Media Advisory 27 March 2017

“Servant leadership” makes companies more successful
In recent years the business world has turned its attention to new styles of leadership that make work feel more meaningful for employees, and make companies more innovative and successful. Dr Robert Liden, Professor of Management at the University of Illinois, will give a free public talk on ‘The Paradox of Serving and Leading – a New Direction for the Future of Leadership’ at the University of Waikato’s Management School tomorrow, Tuesday 28 March, from 1-2pm. Dr Liden says ‘servant leadership’ can determine whether staff have a deep personal investment in their work, or whether they just feel like cogs in a machine. Any organisation grounded in strong customer relations stands to benefit from the ripple effects of having servant leaders. This event is part of Waikato Management School’s Excellence in Practice lecture series, which features top business leaders speaking about their experiences. The talk is in MSB.1.37, level one, Waikato Management School, Hillcrest Road, Hamilton. Parking is available at the Gate 10 carpark off Silverdale Road ($2 daily charge). For more details visit
Contact: Ruth Taylor, 07 838 4263, or

Distinguished alumni celebrated
The UK’s 2016 New Zealander of the year Mark Wilson is one of three University of Waikato alumni being celebrated this Friday. Mr Wilson, author and historian Dr Deborah Challinor and Vice-Chancellor of the University of Samoa Professor Asofou So’o will all receive Distinguished Alumni Awards on Friday night. Mr Wilson was named in the Sunday Times 2016 list of Britain’s most influential people. He is Group CEO of Aviva, the UK’s largest insurer and a UK Top 30 company. Dr Challinor’s 15 historical novels have consistently featured in New Zealand best seller lists. She has also written about New Zealanders at war. In Samoa, Professor So’o has revitalised the NSU and written widely on democracy and governance in Samoa and the Pacific Islands, including public sector reform, the impact of globalisation, sustainable development, and conflict in the Pacific.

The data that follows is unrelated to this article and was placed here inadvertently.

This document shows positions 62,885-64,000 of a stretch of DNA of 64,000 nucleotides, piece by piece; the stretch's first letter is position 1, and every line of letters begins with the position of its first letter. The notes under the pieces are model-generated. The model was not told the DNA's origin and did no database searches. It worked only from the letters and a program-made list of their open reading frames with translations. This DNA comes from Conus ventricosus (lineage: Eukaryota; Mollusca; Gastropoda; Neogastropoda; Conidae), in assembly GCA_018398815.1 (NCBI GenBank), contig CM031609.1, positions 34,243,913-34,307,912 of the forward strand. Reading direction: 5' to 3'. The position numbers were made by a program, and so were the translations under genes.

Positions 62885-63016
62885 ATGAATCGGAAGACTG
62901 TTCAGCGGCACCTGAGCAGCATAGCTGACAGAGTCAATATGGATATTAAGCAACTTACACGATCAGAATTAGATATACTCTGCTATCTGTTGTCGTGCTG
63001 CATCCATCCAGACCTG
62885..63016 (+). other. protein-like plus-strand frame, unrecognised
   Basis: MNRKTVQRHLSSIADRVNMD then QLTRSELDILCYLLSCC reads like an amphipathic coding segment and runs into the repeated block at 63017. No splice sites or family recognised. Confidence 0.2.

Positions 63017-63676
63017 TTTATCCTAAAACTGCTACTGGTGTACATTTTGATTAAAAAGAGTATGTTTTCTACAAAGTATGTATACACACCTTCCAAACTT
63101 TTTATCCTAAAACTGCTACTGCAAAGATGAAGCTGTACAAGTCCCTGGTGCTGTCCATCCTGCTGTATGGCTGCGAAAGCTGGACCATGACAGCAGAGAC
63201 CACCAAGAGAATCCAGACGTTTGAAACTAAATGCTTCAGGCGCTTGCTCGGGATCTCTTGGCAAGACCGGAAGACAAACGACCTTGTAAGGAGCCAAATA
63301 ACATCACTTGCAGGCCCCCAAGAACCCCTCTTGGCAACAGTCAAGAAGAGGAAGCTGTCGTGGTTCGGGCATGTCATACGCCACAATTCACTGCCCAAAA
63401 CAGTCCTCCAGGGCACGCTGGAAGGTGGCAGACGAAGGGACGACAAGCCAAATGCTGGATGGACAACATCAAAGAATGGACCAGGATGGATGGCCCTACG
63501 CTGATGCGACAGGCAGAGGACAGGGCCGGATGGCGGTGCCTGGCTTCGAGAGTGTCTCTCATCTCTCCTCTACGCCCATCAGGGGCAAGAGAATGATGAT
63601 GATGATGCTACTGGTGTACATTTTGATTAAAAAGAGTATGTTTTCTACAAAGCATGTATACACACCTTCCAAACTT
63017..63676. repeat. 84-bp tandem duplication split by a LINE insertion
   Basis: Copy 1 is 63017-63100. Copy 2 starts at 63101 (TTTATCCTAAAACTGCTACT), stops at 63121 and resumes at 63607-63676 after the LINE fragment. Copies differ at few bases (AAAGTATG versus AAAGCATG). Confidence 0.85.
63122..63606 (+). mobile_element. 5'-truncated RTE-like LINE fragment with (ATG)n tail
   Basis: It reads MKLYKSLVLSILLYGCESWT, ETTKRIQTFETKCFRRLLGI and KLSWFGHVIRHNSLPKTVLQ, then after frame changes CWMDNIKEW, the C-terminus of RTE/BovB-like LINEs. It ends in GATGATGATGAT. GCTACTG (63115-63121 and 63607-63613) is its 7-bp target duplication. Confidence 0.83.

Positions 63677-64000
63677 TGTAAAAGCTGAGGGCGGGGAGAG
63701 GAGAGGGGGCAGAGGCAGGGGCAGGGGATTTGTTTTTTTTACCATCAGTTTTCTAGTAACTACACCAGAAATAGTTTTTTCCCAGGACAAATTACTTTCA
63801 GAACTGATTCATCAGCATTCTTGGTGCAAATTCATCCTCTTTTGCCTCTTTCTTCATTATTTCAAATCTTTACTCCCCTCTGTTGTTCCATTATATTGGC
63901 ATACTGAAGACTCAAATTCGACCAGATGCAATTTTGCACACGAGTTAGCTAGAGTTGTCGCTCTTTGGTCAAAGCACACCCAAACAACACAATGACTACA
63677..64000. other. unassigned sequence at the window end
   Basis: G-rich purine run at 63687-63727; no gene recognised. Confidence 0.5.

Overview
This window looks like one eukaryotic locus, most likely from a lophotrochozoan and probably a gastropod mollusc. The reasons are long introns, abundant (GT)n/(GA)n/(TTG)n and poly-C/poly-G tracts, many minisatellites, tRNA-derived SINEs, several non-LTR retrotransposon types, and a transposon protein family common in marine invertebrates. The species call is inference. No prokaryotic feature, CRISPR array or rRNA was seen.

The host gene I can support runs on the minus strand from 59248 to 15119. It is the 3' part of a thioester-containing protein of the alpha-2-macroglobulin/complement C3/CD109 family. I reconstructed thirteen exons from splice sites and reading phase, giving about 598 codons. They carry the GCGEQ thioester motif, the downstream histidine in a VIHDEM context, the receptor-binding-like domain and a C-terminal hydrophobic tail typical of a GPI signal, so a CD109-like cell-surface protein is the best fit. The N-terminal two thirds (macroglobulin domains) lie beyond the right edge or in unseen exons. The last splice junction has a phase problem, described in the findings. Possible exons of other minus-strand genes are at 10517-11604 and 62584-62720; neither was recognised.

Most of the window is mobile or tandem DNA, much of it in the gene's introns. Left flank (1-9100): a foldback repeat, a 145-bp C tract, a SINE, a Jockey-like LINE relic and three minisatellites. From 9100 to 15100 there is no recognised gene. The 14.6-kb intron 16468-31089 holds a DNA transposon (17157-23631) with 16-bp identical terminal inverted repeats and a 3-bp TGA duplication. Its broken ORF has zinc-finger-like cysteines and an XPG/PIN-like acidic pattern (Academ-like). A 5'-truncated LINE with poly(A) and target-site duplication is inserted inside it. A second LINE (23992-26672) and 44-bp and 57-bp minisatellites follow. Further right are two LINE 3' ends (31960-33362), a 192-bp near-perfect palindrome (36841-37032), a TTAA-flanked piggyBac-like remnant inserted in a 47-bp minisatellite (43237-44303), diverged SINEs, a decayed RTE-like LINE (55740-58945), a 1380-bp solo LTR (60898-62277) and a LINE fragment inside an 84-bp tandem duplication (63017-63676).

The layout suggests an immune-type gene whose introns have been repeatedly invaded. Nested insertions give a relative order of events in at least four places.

Contact: Alison Robertson, 07 858 5135, 027 309 4420, or

Margaret Wilson named Distinguished Fellow at Australian institute
A leading Australian public policy institute has appointed Waikato University’s Professor Margaret Wilson as its Distinguished Fellow. The Whitlam Institute, based at Western Sydney University, was inspired by the life and work of former Australian Prime Minister Gough Whitlam. Professor Wilson, a former minister in the fifth Labour government and former parliamentary speaker, has been working on the Institute’s Human Rights and Public Life programme that has been researching the effect of neo liberalism on social democracy, in particular public institutions. She is currently working on a research project on full employment and the influence of technology. While Whitlam Institute Fellows are honorary appointments, Fellows are actively involved as advisers and contributors to the Institute’s public policy programme. The Institute is described as an independent think-tank for the people that works to ignite debate, strengthen discussion and enrich policy development in Australia.
Contact: Alison Robertson, 08 858 5135, 027 309 4420, or

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